Disability should never be a barrier to employment. There are disabled people working in every field you can think of, including nursing, teaching, sports, business, law, media, IT, and veterinary science.
Under the Equality Act of 2010, employers are required to remove barriers in the workplace for disabled people, and financial assistance is available to help them do so. You should always begin exploring your options based on your goals and interests. From there, you can consider any advice or support you might need.
When it comes to applying and interviewing for jobs, don’t be afraid to ask for any reasonable adjustments, such as getting documents in an alternative format, such as large print, Braille or electronically.
Through Disability Confident, many UK employers have committed to creating inclusive workplaces.
It is not necessary to disclose a disability to an employer unless it is directly asked about on a medical questionnaire. The Equality Act 2010 prohibits employers from asking candidates questions about their health that are not related to the job role.
The decision to be open about your impairment is a personal one and people often worry about discrimination, prejudice, or lack of confidentiality. When you do inform your employer, you are more protected by the Equality Act in case of a workplace dispute. Discrimination claims might be less successful if an employer can demonstrate they didn’t know you were disabled. Other advantages to telling a potential employer include:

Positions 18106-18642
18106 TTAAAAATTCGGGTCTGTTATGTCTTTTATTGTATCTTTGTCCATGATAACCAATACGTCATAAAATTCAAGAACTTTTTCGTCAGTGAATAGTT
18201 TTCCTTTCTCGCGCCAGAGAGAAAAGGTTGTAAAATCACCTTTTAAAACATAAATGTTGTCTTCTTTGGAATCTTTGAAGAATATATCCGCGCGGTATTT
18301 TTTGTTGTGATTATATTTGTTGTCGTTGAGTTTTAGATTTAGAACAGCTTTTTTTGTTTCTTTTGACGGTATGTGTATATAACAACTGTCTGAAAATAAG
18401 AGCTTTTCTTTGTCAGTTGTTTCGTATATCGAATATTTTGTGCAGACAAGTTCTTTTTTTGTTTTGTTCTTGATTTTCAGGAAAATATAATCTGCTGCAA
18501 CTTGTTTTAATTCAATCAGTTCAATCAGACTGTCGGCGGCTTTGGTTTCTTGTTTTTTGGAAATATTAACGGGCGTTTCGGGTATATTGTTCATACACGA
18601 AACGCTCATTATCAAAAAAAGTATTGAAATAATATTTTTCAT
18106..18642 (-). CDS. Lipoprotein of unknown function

Information about your impairment is protected by the Equality Act and the General Data Protection Regulations. Unless you consent, this information cannot be shared with others.
If you are disabled or have a health condition, Access to Work can help you get or keep a job. Your needs will determine how much support you receive. The following services are available through Access to Work:
Access to Work grants can help to pay for help, such as a BSL interpreter or note take, vehicle adaptions, accessible hardware, and support workers
The scheme helps employers recruit and retain great employees and provides:
Moreover, it helps customers and other businesses determine which employers are committed to equality at work.